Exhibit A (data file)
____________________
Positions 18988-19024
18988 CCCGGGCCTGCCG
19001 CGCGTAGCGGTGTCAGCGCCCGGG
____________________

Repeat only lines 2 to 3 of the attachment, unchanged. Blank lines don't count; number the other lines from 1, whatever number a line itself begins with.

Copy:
18988 CCCGGGCCTGCCG
19001 CGCGTAGCGGTGTCAGCGCCCGGG